TOKYO — Ahead of the G20 Finance Ministers and Central Bank Governors Meeting in Bali, Indonesia, Secretary of the Treasury Janet L. Yellen and Japan Finance Minister and Minister of State for Financial Services Suzuki Shunichi held an in-person bilateral meeting in Tokyo. Following the meeting, they issued the following joint-statement agreeing to further strengthen the U.S. and Japan’s bilateral ties and affirming the pivotal roles played by both countries in tackling the difficult challenges facing the global community:
We renew our strong commitment to address challenges facing the global and domestic economies, including higher food, energy and commodity prices and growing food insecurity, compounded by Russia´s war of aggression against Ukraine. We call on the International Financial Institutions (IFIs) to implement the commitments in their Action Plan to Address Food Insecurity. We will provide well-targeted support and build a more resilient and stronger supply chain in close collaboration with like-minded countries and international organizations. The economic fallout from Russia’s invasion has raised exchange rate volatility, which can have adverse implications for economic and financial stability. We will continue to consult closely on exchange markets and cooperate as appropriate on currency issues, in line with our G7 and G20 commitments.
We remain steadfast in our solidarity with Ukraine and continue to support Ukraine. We are united in our strong condemnation of Russia’s unprovoked, unjustifiable, and illegal war against Ukraine and continue to increase Russia’s cost of its war by implementing economic and financial sanctions. We welcome G7 efforts to continue exploring ways to curb rising energy prices, including the feasibility of price caps where appropriate, while considering mitigation mechanisms to ensure that most vulnerable and impacted countries maintain access to energy markets. We will work with the international community to coordinate and maximize the efficiency and impacts of bilateral and multilateral supports to address Ukraine’s critical near-term economic challenges and safeguard macroeconomic stability, and we are committed to supporting Ukraine in rebuilding for its future, based on a clear blueprint to be developed with the assistance of the IFIs.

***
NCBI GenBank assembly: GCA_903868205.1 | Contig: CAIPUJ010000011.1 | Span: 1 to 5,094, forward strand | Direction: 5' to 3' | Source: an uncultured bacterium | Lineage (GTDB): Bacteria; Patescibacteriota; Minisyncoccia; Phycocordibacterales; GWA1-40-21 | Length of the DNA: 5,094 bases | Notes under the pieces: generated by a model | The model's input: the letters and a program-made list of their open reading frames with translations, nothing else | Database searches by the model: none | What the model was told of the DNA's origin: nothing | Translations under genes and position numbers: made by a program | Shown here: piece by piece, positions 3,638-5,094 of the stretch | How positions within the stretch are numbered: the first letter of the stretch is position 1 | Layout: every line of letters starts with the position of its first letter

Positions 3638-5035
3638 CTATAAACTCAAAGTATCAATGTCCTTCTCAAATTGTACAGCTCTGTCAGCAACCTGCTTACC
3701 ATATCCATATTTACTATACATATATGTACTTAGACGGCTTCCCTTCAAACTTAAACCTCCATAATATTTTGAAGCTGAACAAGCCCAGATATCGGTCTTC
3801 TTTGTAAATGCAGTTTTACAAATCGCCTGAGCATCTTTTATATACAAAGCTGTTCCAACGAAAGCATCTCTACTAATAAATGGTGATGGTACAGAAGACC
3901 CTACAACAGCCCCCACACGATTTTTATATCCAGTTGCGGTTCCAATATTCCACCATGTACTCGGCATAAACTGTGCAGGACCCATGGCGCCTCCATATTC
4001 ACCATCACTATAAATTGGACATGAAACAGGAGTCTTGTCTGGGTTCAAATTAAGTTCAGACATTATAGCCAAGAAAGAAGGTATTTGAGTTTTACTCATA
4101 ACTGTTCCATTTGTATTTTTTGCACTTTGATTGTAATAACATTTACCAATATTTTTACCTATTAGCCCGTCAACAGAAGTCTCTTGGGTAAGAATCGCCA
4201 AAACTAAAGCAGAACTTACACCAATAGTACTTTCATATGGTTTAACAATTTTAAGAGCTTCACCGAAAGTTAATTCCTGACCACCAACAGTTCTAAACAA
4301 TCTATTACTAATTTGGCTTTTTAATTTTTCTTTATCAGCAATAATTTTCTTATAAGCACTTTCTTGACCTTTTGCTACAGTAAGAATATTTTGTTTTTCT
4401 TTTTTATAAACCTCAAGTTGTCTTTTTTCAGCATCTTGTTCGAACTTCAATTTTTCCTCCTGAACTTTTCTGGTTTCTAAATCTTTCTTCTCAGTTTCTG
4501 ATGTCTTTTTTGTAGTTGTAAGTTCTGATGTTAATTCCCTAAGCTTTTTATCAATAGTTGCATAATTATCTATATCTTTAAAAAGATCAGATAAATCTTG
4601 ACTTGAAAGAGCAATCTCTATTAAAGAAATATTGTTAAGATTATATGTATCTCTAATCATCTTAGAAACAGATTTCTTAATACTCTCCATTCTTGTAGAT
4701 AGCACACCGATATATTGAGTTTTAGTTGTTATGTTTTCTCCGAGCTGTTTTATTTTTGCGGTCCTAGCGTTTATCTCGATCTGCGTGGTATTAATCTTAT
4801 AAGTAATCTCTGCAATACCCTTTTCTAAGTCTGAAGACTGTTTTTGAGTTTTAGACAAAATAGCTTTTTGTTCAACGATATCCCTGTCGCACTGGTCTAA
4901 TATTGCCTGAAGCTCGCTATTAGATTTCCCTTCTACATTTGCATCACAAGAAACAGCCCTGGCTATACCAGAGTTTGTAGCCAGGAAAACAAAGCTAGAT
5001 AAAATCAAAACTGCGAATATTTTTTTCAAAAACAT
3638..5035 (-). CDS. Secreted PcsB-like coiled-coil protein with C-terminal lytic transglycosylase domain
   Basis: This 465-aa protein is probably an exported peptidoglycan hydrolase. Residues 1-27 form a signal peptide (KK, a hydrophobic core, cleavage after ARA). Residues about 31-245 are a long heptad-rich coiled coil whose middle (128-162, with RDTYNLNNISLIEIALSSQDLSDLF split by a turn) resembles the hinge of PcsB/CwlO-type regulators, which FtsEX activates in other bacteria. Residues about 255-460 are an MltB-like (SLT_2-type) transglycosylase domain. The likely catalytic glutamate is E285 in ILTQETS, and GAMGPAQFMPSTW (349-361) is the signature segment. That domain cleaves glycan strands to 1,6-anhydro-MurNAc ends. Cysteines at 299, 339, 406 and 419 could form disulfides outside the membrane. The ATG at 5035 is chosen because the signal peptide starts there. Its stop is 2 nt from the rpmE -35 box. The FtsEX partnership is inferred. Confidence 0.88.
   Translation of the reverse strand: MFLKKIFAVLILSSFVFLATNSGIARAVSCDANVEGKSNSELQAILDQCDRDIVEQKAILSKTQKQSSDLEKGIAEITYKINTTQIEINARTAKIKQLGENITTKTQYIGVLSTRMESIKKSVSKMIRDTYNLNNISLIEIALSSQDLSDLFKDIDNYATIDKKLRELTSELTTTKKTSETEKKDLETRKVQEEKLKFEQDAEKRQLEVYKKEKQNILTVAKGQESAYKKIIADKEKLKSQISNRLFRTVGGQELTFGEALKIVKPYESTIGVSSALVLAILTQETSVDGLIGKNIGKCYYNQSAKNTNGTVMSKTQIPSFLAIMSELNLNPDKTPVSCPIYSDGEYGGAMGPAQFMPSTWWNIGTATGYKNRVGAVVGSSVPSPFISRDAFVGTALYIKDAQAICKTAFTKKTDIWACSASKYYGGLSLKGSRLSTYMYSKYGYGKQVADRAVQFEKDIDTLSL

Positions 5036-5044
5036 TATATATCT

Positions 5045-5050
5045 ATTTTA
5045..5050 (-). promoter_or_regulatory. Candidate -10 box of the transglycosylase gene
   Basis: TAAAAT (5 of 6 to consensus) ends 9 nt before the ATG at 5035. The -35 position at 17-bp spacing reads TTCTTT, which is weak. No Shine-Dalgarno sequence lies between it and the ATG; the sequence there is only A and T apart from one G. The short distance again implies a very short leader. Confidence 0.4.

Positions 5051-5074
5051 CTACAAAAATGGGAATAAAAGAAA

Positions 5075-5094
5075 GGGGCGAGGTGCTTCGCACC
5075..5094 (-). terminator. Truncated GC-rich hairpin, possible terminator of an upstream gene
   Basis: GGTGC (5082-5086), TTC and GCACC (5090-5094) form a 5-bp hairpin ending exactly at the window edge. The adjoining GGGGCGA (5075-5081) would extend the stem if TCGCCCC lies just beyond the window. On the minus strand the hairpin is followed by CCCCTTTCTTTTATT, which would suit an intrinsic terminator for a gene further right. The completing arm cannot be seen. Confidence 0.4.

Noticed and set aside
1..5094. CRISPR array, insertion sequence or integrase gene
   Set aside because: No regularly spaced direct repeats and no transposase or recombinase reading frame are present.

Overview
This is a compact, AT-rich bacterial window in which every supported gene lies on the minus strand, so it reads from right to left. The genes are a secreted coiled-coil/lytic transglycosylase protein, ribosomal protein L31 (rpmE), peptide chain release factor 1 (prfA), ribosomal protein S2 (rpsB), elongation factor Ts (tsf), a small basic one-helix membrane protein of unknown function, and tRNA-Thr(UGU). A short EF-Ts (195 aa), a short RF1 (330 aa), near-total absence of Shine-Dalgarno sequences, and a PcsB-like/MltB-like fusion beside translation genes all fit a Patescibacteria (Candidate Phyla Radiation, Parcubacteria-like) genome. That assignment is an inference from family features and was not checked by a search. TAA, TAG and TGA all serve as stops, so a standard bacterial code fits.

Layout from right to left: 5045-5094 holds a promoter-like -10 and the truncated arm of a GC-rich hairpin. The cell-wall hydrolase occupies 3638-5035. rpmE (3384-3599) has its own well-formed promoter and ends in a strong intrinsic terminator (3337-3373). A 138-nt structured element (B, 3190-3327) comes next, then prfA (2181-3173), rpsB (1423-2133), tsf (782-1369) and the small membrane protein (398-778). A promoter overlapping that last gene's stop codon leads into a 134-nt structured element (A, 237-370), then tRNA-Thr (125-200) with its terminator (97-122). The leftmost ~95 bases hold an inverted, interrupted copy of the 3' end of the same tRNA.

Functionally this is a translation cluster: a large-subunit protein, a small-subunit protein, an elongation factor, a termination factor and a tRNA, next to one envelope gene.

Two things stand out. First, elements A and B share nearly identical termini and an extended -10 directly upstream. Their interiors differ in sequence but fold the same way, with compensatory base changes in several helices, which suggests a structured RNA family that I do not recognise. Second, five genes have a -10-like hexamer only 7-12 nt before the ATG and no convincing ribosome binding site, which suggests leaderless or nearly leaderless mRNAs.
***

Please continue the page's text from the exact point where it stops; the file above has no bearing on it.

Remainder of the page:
On global health, we welcome the establishment of a Financial Intermediary Fund (FIF) at the World Bank as a new global financing mechanism dedicated to addressing financing gaps in pandemic prevention, preparedness and response (PPR). The FIF will complement the work of existing institutions and catalyze funding from domestic, private, philanthropic, and bilateral sources. We underscore the need for the FIF to launch and become operational by September of this year. We also highly value the meaningful, ongoing collaboration between Finance and Health Ministers as well as through the G20 Joint Finance-Health Task Force. We commit to further strengthening this coordination and building a resilient global health architecture, including through accelerating progress towards achieving Universal Health Coverage (UHC).